09.06.18 Publisher’s Desk

By : Rick Claggett
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I’ve been told I communicate too much. I really am an open book and there isn’t much I won’t talk about, no matter how personal it is. I also tend to divulge all the information I have when telling a story. It’s strange to me that everyone doesn’t do this, yet I assume they do anyway. This often gets me in trouble with my roommate.

“Why did she do that?” she asks when I’m done with my story. To which I reply, “I’ve given you all the information I have.” “Why didn’t you ask more questions?” she retorts. I explain that I just go by the information people give me. She calls me weird and I call her weird. After 18 years of living together, I assure you we are both weird.

I used to think communication was easy. In all fairness I used to be drunk all the time, and it’s easy to run your mouth when you’re drunk. Is it really communicating at that point, or is it just gossip? Gratefully, I am sober now and I detest gossip. I used to think it was cool to know everything. Nowadays I’m just interested in the truth, and facts.

The process I took to get sober taught me about communication. It taught me how I was doing it wrong and what steps I could take to improve my method. Immediately I realized communicating is hard. It’s hard to tell someone you are unhappy and it’s even harder to hear someone say they are unhappy with you. What’s worse? Realizing they are right.

If communication is key, then the key to communication is listening. It will be important to remember this as the primary season comes to a close and midterm elections race to the finish line.

I recently had an exchange on a Facebook thread that was surprising to me. A longtime friend and mentor posted about Andrew Gillum winning the Democratic nomination to be Florida’s next governor. As many of us do, he had a Trump-loving friend in his thread with a sharp tongue. Many in the thread were going back and forth, shouting through angry fingers. I simply posed a question. He responded. I acknowledge where he was coming from and posed another question. He responded again with a position that left both of us satisfied with the conversation. I didn’t change to his point of view and he did not change to mine, but we were able to find common ground and leave the door open for further discussion.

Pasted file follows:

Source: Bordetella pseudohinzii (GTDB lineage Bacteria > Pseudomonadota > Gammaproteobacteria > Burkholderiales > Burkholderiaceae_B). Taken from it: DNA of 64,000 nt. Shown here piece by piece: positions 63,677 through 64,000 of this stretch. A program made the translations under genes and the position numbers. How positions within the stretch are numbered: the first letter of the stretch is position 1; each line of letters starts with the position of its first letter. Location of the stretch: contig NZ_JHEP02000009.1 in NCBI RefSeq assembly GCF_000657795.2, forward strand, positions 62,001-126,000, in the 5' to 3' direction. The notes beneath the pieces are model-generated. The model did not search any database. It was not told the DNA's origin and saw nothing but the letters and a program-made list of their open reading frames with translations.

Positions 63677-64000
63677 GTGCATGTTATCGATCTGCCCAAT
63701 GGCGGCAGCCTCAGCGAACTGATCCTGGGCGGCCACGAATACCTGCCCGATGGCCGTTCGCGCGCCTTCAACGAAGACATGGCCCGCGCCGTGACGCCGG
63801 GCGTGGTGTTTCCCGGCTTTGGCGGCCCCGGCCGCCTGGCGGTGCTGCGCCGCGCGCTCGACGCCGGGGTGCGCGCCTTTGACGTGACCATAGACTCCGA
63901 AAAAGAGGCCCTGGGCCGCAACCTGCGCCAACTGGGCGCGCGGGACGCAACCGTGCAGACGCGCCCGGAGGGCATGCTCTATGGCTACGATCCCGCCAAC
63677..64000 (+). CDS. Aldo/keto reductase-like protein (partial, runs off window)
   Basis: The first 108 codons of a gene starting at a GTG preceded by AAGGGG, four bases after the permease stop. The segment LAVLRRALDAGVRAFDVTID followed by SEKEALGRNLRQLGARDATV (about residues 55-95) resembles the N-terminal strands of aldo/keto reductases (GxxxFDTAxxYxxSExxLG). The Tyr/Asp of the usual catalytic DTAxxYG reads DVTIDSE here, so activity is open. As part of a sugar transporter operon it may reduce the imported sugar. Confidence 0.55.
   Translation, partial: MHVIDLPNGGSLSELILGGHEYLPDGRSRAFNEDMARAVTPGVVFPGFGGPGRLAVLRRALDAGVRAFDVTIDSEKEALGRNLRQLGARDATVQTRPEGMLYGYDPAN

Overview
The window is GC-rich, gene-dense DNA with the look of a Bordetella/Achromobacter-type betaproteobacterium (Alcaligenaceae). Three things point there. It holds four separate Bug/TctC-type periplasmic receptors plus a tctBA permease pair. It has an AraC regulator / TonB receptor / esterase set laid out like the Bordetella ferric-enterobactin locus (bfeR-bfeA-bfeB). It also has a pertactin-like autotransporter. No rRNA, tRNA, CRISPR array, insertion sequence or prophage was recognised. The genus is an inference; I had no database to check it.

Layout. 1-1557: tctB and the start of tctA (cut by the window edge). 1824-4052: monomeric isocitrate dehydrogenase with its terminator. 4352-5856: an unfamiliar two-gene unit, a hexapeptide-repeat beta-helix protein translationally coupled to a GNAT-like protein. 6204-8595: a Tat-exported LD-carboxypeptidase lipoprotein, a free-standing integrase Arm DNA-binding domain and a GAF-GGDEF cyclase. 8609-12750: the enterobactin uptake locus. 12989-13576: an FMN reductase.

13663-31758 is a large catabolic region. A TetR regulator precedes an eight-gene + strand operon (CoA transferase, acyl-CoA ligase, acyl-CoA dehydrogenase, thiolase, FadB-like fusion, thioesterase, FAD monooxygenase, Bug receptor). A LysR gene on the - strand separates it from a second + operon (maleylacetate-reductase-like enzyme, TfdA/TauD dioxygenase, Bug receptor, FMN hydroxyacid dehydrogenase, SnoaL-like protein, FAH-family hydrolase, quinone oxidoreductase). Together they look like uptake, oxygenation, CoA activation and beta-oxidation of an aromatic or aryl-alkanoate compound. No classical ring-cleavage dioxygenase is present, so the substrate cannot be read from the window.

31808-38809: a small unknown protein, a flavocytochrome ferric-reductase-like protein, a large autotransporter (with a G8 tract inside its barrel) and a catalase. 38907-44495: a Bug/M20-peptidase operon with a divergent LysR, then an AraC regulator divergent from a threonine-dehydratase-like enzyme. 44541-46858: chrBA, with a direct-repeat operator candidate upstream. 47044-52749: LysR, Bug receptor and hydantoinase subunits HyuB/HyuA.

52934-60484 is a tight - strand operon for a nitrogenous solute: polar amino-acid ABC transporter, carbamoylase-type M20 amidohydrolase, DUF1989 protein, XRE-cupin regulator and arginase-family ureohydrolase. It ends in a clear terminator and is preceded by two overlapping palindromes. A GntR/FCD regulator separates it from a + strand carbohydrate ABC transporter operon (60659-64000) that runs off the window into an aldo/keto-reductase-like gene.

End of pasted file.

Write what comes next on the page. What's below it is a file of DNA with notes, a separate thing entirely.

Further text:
I hope this country, on both sides of the aisle, can learn from the process that brought us President Donald Trump. We need to realize that truth matters, facts matter. We cannot live in a society that is all or nothing, because when you chose nothing you may get something even worse than you expected. We don’t have to compromise our beliefs when we compromise on how to get there.

Communicate with each other. Ask questions and actively listen.

Politics sparked the idea for this column, but healthy communication is important in every aspect of your life. We can all work through our differences, but only if we know what they are. Don’t be afraid to express disappointment to a partner, co-worker, friend or family member. Talk about the issues so you can resolve them. When people open up to you, listen. Let them make their peace and ask questions. Communicate about the good things too. It will make a world of difference.

In this issue we explore how vital communication and understanding are. The Money Coach, Tammy Lally, opens up about her book and the personal tragedy she experienced with money shaming. Our news sections are filled with primary election results. We also take a look at Tampa’s Youth Leadership Council as they address challenges faced by LGBTQ youth, and mark some changes with Hope & Help’s Headdress Ball in Central Florida. In our entertainment section we dive deeper into the making of the documentary “Greetings From Queertown: Orlando” and check in with Ginger Minj who is bringing “Crossdresser for Christ” to Tampa Bay.

We strive to bring you a variety of stories, your stories. I hope you enjoy this latest issue.

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